herald

Tuesday 17 October 2017

Rushed to A&E, bleeding, then put in a six-bed ward with screaming, urinating patients -- my cystic fibrosis hell in St Vincent's

IT'S Thursday, September 30, and I'm lying in bed when my chest starts to gurgle. I'm scared as I know what's about to happen. I lie in bed, try not to panic and hope the gurgling goes away, but my mouth starts filling with blood. I swallow and straight away the blood is back in my mouth.

I get up, go to the bathroom where the hemoptysis -- a serious bleeding from the lungs -- really starts.

I open my mouth. It's like turning on a tap of gushing blood. Tears roll down my cheeks. I am petrified thinking, how long is this going to last? How much blood am I going to lose and am I going to be okay?

After roughly 20 minutes, the bleeding stops. I then get the chance to tell my mam I've had a hemoptysis. She panics straight away as she knows what can happen.

I tell her it's fine, but I start coughing again with the gurgling sensation and head straight for the bathroom where I cough up a little more blood. Once the bleeding stops I just want to go to bed, lie down and stay still. My mam checks on me every single hour through the night, just in case.



Packed

Friday, October 1, and my mam drives me to St Vincent's Hospital. I have packed a bag as I fear they may admit me because of the hemoptysis.

I arrive there at 10.30am, and tell the CF nurse about my hemoptysis. She tells me, "You're going nowhere today. You will be admitted with that amount of blood loss."

The CF nurses know what I am thinking. They know I don't want to go to a six-bed ward. They know I am always this way. When they realise that perhaps I am going to go home anyway, I am told, "If it happens again at home it may not stop and it could be fatal."

It finally hits me. If I do go home and if I have another episode I may not get to hospital in time.

It takes me hours to actually calm myself down and decide whether yet again I should risk my life by setting foot inside a crowded, common ward. I reluctantly agree to stay -- reluctantly because I know the conditions which I am being thrust into are going to make me even sicker.

It's Tuesday night and I'm finding it very hard to cope. I now have the patient with pneumonia, the patient that is whimpering, moaning, screaming all the time, a new patient using a commode throughout the night and there's also a new very confused woman who keeps shouting for a taxi.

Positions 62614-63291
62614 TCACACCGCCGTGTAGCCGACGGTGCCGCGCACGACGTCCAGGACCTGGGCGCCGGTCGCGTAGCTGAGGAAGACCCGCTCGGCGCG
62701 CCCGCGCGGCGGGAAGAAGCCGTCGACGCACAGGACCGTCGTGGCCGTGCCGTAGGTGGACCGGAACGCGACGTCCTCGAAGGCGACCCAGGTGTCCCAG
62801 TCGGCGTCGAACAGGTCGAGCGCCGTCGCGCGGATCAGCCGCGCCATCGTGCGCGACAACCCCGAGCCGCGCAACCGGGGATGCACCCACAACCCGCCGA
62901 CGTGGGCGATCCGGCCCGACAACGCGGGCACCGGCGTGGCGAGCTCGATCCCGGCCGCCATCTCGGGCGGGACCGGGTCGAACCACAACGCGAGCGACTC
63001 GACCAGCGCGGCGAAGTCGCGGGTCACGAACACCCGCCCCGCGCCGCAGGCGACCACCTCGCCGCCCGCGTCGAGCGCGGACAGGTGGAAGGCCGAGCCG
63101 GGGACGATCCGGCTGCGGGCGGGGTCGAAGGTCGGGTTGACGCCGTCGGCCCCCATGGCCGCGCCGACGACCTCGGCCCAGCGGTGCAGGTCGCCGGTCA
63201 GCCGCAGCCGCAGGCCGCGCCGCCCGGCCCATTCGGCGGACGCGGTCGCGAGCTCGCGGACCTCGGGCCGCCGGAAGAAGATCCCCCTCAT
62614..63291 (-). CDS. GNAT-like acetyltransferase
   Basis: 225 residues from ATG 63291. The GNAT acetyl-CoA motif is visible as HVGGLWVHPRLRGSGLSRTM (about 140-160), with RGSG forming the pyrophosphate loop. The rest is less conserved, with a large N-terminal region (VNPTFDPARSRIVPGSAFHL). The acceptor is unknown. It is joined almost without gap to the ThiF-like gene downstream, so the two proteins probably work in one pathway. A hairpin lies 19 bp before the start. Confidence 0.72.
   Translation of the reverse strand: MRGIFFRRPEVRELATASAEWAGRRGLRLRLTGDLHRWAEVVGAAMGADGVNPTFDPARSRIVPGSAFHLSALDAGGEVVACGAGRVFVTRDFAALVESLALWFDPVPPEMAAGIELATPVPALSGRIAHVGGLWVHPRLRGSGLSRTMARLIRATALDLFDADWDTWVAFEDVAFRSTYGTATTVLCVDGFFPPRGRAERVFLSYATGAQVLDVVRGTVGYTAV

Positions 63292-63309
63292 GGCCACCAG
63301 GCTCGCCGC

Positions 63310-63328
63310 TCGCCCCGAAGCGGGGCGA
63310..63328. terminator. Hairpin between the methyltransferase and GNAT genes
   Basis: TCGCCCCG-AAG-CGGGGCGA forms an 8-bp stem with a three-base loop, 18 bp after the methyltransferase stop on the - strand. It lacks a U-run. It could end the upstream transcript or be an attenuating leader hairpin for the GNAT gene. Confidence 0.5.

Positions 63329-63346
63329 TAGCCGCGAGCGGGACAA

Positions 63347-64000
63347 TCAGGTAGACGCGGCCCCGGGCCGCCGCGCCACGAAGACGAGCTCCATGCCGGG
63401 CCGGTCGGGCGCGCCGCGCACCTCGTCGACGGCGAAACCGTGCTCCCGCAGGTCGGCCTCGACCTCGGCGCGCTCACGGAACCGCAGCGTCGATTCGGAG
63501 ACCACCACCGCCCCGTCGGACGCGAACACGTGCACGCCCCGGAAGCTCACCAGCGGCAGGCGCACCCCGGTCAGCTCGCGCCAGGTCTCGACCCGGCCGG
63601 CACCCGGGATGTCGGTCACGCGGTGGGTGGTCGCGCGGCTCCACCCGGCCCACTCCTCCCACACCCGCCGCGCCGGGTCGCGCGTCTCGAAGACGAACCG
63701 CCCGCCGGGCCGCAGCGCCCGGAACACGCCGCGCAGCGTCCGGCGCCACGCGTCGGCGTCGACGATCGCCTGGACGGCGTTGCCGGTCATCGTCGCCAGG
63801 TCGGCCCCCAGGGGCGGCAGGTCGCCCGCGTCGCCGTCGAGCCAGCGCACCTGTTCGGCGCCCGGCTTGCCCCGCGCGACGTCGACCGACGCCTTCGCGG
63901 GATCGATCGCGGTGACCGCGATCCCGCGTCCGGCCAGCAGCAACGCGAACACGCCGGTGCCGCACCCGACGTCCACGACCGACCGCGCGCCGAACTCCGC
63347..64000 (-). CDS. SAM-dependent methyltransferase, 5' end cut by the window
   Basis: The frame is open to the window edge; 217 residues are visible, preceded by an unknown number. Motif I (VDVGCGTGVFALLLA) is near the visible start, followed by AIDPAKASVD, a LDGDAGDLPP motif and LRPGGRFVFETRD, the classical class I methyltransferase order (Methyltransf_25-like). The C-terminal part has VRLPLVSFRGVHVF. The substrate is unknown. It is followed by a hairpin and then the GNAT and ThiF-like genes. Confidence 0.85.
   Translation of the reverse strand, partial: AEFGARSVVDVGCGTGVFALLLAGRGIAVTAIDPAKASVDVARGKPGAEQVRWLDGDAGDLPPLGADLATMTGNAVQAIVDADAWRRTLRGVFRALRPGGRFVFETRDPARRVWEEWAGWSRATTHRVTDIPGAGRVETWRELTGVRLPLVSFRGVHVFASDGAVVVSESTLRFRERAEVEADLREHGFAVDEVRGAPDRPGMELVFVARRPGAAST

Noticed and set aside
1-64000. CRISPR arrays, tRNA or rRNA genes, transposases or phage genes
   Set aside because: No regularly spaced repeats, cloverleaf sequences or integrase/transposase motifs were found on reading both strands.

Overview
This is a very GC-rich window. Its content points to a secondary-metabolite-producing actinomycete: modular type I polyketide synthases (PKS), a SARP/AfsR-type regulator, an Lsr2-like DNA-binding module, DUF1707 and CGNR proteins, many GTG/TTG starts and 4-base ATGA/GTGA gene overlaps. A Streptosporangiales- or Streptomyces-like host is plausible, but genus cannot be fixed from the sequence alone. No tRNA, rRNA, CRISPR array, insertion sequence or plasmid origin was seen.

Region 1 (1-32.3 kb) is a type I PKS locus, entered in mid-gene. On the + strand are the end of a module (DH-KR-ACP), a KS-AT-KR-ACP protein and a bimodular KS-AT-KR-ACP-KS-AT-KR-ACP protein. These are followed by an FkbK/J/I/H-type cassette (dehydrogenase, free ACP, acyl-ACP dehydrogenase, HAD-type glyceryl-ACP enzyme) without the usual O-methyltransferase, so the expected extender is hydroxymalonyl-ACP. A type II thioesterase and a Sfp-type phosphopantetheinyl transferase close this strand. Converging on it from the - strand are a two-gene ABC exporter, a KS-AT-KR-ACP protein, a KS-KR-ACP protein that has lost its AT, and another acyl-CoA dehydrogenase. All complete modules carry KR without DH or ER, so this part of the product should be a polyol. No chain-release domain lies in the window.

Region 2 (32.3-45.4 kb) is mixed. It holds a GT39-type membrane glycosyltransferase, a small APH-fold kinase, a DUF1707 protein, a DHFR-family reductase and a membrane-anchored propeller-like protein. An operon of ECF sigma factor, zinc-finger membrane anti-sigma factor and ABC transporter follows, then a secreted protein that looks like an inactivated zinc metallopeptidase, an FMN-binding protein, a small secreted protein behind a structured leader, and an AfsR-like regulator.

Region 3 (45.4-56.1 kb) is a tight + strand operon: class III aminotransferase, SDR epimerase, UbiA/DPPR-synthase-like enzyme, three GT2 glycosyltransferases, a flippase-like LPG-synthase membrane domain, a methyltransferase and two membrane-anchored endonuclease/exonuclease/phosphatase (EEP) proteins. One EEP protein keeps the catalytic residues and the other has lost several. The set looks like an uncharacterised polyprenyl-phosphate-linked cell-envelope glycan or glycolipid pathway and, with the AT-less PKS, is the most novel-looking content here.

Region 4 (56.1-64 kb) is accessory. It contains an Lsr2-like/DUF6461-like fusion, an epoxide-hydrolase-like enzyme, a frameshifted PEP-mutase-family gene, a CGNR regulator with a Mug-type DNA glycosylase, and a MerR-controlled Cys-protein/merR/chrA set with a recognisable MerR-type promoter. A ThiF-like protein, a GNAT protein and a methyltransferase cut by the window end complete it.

I cannot bear another minute. I flee the ward.

At night I sit at an empty coffee shop, just to get away from the constant whimpering and moaning. There's only so much that anyone can take.

I am strongly considering signing myself out. I have been here four nights and I've had very little sleep. I have no appetite and I fear I am getting sicker by the hour.

By Wednesday, I am struggling to endure these conditions. All around the ward people are coughing, people are sneezing, people are screaming and rambling,

I can't take it any more. I decide to sign myself out -- against all medical advice -- due to the grim conditions in St Vincent's Hospital, Ireland's so-called Centre of Excellence for Cystic Fibrosis.

When I have an exacerbation of my cystic fibrosis, I shouldn't have to worry about the conditions I am forced into.

I am trying to write without any anger towards the people responsible: Minister For Health Mary Harney, the HSE and the Government, but it is virtually impossible.



SHARING

No words could even begin to make you understand the stench that comes from a ward when I am sharing with a patient who uses a commode or a patient who needs to be manually evacuated every morning.

No words can describe how it feels when I am lying in bed exhausted from lack of sleep and a patient enters my cubicle at 6am and urinates at my bedside, all over my possessions, then falls inside my cubicle leaving blood all over the floor.

No words can describe the utter despair when I am placed in a six-bed ward surrounded by patients who are confused and screaming constantly.

No words can describe the panic when I am surrounded by patients and visitors on an open ward coughing and sneezing, knowing that there's a huge chance I could catch something life-threatening for me.

No words can describe how I feel when I see that everyone responsible for these conditions is standing back, doing nothing.

The Pollock and HSE reports have been printed. Why have they not been implemented?

The Government has given millions of euro for bailouts, but not a fraction of that to save the lives of young Irish citizens with cystic fibrosis who are dying unnecessarily.

This is something no parent, brother, sister, grandparent, aunt or uncle should have to endure after they have cared for a CF patient all of their lives, witnessing the brutal conditions those patients have had to put up with.

No mother or father should have to watch their child slip toward death from an already unforgiving illness in such inhumane conditions.

How many more CF patients have to die before we get the facilities we need to survive?

hnews@herald.ie

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